Most places, including Virginia, make a landlord responsible for the “habitability” of rental property. This means rental properties must be kept in proper condition to use for their intended purpose. Habitability is an important right for renters, but can be complicated because of details and differences in habitability requirements.
Virginia Implied Warranty of Habitability
In Virginia, the implied warranty of habitability means that a landlord must provide and maintain safe and habitable rental property. “Implied” means the requirement applies whether or not the lease agreement specifically says so and even if the lease tries to waive the obligation.
Examples of clear habitability violations include:
- Exposed electrical wiring.
- A pipe leaking human waste.
- A broken front doorknob that won’t lock.
However, the implied warranty of habitability does not guarantee that anything at the property will be pretty, clean, new or issue-free, so it doesn’t cover things like stained carpet or dents in a wall. It only guarantees basic health and safety.
Landlord Responsibilities in Virginia
Note: Check local city/county laws and ordinances for additional requirements.
|Has To Provide?
|Has To Fix / Replace?
|Air Conditioning / Heating
|Only Heating, In Season
|Only If Provided
|Washer & Dryer
|Only If Provided
|Only Smoke (CO by tenant request)
|Only If Provided
Landlord Responsibilities for Heating & Air Conditioning in Virginia
Virginia landlords must provide seasonal heating for rental properties. They don’t have to provide air conditioning, but they do have to keep it in good working order if it’s provided.
Are Landlords Required to Provide Air Filter Replacements in Virginia?
Virginia landlords don’t have to replace things like air filters, unless required heating equipment won’t work otherwise.
Landlord Responsibilities for Plumbing in Virginia
Virginia landlords must keep plumbing in reasonable working condition, although the renter is usually equally responsible for using the plumbing in a reasonable and sanitary way that doesn’t cause damage.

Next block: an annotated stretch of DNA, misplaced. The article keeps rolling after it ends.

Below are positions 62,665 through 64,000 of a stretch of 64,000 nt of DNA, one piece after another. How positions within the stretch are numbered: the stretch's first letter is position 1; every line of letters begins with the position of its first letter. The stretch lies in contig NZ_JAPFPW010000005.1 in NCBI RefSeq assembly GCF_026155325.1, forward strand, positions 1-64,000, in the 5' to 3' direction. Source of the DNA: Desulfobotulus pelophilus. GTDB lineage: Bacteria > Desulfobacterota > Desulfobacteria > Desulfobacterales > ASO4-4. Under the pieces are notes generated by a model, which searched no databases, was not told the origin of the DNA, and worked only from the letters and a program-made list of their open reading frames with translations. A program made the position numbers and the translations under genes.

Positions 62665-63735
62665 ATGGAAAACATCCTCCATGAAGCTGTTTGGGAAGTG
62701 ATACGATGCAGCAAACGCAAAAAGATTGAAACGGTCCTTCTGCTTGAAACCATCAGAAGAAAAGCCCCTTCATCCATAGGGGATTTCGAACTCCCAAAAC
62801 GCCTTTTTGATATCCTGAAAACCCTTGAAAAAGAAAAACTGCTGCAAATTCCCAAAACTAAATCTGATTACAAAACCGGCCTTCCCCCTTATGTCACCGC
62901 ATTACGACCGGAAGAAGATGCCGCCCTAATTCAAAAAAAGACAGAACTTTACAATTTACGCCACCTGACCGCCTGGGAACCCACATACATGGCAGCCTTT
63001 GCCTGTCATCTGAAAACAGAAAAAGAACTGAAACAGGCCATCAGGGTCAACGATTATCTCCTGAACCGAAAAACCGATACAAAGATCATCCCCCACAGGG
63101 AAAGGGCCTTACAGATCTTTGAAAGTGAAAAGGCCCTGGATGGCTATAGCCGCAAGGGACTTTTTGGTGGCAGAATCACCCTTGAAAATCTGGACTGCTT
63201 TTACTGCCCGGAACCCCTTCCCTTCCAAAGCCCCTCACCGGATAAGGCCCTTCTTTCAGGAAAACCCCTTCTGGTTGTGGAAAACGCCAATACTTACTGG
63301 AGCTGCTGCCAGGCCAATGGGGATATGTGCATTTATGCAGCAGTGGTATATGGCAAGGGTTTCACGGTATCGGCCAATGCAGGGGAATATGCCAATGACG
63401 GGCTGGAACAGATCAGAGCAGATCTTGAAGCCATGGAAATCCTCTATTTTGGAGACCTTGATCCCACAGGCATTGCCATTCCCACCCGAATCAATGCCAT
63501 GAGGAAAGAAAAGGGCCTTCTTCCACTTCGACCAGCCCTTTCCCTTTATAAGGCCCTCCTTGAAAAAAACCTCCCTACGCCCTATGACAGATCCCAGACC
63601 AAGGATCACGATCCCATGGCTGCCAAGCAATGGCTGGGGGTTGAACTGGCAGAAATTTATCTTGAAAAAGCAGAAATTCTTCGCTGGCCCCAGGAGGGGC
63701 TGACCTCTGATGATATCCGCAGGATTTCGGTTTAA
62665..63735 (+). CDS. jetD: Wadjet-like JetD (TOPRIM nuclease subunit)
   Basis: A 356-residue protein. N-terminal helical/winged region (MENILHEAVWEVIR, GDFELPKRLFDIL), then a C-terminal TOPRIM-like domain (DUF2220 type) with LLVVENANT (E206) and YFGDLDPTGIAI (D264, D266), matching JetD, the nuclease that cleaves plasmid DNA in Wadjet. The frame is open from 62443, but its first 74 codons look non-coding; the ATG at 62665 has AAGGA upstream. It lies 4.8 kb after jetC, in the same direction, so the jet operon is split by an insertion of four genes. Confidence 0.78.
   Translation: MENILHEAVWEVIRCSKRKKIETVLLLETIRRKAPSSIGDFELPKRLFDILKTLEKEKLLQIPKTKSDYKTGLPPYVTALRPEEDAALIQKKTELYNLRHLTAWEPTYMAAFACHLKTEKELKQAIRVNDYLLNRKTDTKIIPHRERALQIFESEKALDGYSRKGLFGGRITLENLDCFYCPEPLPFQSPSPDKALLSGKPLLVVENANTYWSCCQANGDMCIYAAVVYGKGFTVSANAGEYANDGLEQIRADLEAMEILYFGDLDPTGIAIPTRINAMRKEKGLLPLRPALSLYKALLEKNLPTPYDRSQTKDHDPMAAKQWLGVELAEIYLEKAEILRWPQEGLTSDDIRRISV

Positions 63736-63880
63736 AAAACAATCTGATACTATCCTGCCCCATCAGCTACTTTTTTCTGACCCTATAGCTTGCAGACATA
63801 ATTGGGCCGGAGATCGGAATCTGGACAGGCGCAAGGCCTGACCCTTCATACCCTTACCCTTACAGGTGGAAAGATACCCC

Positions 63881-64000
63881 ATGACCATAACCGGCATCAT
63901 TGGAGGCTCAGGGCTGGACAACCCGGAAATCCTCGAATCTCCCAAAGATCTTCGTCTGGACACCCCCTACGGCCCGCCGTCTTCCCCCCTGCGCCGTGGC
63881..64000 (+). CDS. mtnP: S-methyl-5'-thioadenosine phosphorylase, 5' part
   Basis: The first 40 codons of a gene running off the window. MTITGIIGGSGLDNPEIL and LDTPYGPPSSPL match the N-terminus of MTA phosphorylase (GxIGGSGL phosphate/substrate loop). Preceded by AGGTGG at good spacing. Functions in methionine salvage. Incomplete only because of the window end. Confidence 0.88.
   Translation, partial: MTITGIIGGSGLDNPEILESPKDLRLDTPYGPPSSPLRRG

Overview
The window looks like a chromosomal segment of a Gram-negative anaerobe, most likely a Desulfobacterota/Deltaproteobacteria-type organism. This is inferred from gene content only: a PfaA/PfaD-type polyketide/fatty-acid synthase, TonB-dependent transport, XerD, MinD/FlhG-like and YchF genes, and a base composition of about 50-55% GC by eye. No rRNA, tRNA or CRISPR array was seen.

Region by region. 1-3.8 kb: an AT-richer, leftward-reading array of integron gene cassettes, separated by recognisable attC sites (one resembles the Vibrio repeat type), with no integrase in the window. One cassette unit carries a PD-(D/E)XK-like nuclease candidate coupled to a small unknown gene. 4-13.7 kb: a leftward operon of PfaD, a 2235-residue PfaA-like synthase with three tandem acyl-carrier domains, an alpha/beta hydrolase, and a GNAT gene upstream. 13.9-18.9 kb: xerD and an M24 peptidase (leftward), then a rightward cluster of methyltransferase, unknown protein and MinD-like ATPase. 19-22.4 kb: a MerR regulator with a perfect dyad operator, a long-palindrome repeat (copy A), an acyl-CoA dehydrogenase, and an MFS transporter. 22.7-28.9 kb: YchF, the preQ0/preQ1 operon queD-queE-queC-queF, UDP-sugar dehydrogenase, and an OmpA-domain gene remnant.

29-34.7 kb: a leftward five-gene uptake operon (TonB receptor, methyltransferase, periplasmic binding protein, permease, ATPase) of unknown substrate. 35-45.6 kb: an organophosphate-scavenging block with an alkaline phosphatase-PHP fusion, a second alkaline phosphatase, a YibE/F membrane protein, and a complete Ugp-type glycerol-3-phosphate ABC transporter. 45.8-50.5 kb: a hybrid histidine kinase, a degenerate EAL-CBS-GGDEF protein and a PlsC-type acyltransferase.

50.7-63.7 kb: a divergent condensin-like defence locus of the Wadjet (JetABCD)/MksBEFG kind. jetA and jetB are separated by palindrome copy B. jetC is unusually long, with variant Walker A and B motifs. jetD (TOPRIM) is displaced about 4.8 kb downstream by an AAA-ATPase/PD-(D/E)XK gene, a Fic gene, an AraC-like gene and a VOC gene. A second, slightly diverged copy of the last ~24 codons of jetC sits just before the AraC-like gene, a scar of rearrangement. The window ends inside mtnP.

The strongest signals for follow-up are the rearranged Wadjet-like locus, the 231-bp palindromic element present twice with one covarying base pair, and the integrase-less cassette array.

Are Landlords Required To Provide Hot Water in Virginia?
Virginia landlords must provide and maintain running heated water for rental properties.
Are Landlords Responsible for Fixing Clogged Drains & Toilets in Virginia?
Virginia landlords must fix clogs that keep the plumbing from being in reasonable working condition.
Are Landlords in Virginia Responsible for Fixing Leaks?
Virginia landlords must fix leaks that keep the plumbing from being in reasonable working condition.
Landlord Responsibilities for Kitchen Appliances in Virginia
Virginia landlords don’t have to provide or maintain kitchen appliances such as a dishwasher, stove, oven, microwave, or refrigerator. However, if provided, it’s the landlord’s duty to maintain such appliances in good working order.
Landlord Responsibilities for Electrical Issues in Virginia
Virginia landlords are responsible for making sure there are no electrical issues that endanger basic safety or habitability on the rental property.
Are Landlords Responsible for Replacing Light Bulbs in Virginia?
Virginia landlords are not responsible for replacing light bulbs or particular light fixtures, except as needed to maintain provided appliances or services.
Landlord Responsibilities for Garbage Removal in Virginia
Virginia landlords must provide and maintain outside garbage containers and garbage removal services.
Landlord Responsibilities for Landscaping in Virginia